Numbers have a bit for display format (decimal/hex). Those that fit in 27 bits (with sign extend) are stored
Larger numbers require 2 32-bit words
A yellow word is executed. Which means that the code it points to is called. Upon return, the Data stack may be different. A yellow number is pushed onto the Data stack.
The word 'forth' selects the main dictionary. The word 'macro' selects another dictionary. Red words will now be defined here. A green word causes this to be searched. If found here, it is executed and presumably compiles some code. Otherwise the forth dictionary is searched and a call to the word's location is compiled. A green number compiles code that pushes it onto the Data stack.
If a macro is cyan it is compiled, not executed. This allows nesting macros. An ordinary word could be cyan, but this is unnecessary and confusing. Should a macro be yellow, it will not be found.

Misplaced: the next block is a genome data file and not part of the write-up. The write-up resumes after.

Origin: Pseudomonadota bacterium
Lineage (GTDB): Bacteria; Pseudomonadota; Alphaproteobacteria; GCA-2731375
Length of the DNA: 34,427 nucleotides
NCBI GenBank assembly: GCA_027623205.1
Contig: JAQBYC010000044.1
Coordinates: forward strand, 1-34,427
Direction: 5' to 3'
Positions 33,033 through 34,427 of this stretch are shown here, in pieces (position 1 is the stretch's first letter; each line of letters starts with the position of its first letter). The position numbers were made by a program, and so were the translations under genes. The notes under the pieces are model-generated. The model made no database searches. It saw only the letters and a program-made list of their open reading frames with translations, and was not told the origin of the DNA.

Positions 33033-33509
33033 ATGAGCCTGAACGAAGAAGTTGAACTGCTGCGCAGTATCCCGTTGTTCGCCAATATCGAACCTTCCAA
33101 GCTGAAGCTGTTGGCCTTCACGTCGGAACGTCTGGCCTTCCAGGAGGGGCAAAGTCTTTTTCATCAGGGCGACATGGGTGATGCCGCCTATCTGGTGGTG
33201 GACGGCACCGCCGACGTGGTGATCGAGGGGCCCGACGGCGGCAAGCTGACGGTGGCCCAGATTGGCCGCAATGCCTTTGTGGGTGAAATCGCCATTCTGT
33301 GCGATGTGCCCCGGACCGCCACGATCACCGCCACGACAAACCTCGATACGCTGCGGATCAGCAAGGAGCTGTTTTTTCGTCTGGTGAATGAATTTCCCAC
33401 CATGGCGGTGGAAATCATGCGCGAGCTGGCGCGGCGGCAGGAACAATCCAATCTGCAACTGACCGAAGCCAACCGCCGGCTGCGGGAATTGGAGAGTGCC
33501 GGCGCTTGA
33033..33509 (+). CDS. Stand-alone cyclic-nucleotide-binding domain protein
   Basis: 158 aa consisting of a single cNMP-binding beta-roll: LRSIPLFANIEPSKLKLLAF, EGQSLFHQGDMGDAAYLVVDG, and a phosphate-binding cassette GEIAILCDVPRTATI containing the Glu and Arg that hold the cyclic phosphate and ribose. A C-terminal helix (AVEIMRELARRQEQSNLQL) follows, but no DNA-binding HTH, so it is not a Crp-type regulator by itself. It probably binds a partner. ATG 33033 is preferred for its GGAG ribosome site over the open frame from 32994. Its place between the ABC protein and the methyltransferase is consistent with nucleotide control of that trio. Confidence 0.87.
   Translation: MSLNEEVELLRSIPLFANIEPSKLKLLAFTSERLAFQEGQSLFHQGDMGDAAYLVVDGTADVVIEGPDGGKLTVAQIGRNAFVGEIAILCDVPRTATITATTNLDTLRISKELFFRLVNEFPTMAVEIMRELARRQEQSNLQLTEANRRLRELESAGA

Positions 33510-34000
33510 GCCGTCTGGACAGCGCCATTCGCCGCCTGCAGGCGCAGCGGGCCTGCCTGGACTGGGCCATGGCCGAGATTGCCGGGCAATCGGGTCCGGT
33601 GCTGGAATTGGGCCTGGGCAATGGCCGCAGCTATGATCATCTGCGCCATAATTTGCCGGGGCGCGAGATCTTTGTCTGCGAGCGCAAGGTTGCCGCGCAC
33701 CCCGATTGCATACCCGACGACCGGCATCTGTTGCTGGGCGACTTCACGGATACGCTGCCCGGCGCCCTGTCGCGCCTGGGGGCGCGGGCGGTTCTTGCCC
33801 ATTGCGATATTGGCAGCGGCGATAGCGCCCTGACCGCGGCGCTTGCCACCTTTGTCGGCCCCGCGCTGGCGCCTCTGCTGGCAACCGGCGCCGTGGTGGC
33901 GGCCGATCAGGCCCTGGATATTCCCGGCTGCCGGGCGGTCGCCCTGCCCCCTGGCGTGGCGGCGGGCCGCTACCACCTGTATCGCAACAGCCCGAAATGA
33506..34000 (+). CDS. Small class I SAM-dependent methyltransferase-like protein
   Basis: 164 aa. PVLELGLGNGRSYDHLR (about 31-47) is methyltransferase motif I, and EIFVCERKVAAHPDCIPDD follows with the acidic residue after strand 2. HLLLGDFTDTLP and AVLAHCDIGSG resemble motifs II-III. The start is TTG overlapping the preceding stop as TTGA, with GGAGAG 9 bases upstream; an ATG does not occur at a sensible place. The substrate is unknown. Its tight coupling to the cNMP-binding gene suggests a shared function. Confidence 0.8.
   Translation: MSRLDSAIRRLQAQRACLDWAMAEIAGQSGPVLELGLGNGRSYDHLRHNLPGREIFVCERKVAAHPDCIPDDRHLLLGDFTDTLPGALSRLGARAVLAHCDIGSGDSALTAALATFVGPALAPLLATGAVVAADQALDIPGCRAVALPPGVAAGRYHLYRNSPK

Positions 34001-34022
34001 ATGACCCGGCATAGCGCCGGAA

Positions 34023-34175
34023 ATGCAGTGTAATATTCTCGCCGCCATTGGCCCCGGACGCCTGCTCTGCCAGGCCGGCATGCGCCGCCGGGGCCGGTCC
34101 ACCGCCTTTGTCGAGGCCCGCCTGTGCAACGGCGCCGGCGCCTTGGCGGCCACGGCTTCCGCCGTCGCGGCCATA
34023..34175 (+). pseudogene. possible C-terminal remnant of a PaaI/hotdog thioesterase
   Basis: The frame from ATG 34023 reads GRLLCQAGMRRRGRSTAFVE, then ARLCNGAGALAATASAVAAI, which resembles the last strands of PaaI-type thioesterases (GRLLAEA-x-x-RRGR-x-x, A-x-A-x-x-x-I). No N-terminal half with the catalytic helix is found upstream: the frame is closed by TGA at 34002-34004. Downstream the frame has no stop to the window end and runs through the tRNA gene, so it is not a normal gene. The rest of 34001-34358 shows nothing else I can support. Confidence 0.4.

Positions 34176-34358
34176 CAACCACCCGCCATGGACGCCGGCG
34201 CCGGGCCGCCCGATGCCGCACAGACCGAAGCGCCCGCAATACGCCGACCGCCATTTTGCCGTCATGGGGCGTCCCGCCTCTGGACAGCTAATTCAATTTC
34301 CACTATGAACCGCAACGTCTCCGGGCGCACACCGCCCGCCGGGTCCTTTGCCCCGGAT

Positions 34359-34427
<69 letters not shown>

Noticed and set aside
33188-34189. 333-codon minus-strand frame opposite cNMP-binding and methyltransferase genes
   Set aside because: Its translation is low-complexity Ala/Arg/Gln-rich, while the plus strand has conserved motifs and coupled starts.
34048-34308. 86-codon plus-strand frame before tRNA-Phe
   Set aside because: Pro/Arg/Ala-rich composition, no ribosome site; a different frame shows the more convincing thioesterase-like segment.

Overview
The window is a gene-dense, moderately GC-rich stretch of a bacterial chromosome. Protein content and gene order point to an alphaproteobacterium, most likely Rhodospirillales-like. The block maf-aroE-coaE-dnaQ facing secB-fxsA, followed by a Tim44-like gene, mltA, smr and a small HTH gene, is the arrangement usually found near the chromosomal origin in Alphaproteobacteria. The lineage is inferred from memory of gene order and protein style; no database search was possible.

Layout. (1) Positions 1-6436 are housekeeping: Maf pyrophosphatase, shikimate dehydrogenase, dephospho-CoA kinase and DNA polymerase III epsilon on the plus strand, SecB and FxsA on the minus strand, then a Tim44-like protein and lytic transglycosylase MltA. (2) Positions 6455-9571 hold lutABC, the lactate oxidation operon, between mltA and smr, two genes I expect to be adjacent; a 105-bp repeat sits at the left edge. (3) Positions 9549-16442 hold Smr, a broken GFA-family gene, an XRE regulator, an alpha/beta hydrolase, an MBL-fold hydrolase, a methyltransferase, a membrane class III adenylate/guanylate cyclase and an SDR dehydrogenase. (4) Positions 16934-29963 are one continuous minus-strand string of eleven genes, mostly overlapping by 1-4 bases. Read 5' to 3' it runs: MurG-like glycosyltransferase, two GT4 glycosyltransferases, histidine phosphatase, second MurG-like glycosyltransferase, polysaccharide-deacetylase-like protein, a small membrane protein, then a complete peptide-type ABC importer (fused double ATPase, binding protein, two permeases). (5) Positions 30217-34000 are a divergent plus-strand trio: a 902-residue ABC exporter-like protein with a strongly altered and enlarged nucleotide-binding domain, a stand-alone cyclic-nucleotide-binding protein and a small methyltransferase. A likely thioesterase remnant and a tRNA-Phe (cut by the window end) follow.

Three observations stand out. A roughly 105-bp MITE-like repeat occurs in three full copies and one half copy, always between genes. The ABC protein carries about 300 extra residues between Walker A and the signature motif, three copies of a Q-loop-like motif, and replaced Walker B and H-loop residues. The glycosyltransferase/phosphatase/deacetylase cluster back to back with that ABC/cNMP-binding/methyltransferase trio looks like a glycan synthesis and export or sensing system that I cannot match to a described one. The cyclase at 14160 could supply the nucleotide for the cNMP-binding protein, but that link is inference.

Yellow words within a definition will be executed, as expected. However, they should leave a (single) number on the stack. The transition from yellow to green words causes this number to be compiled. Thus numbers can be calculated inside definitions, which helps understand where they came from.
A magenta word defines a variable. Its code is shared with other variables. The next word in the dictionary is used to point back to the source code, where the value of the variable is stored (initially 0). A yellow variable pushes its address onto the Data stack.
The value of a variable is not disturbed by recompilation. It is saved with the source code and restored with the next boot. Its value is displayed by the Editor. These variables have the flavor of 'state variables'. Temporary variables are usually held on the stack.
On the Pentium, yellow variables are preferred. At compile time, their address is returned and will be compiled as a literal at the yellow-green transition. (Remember, only 1 number is compiled per yellow-green transition.) A green variable compiles a call to code executed at run time to put the address on the stack.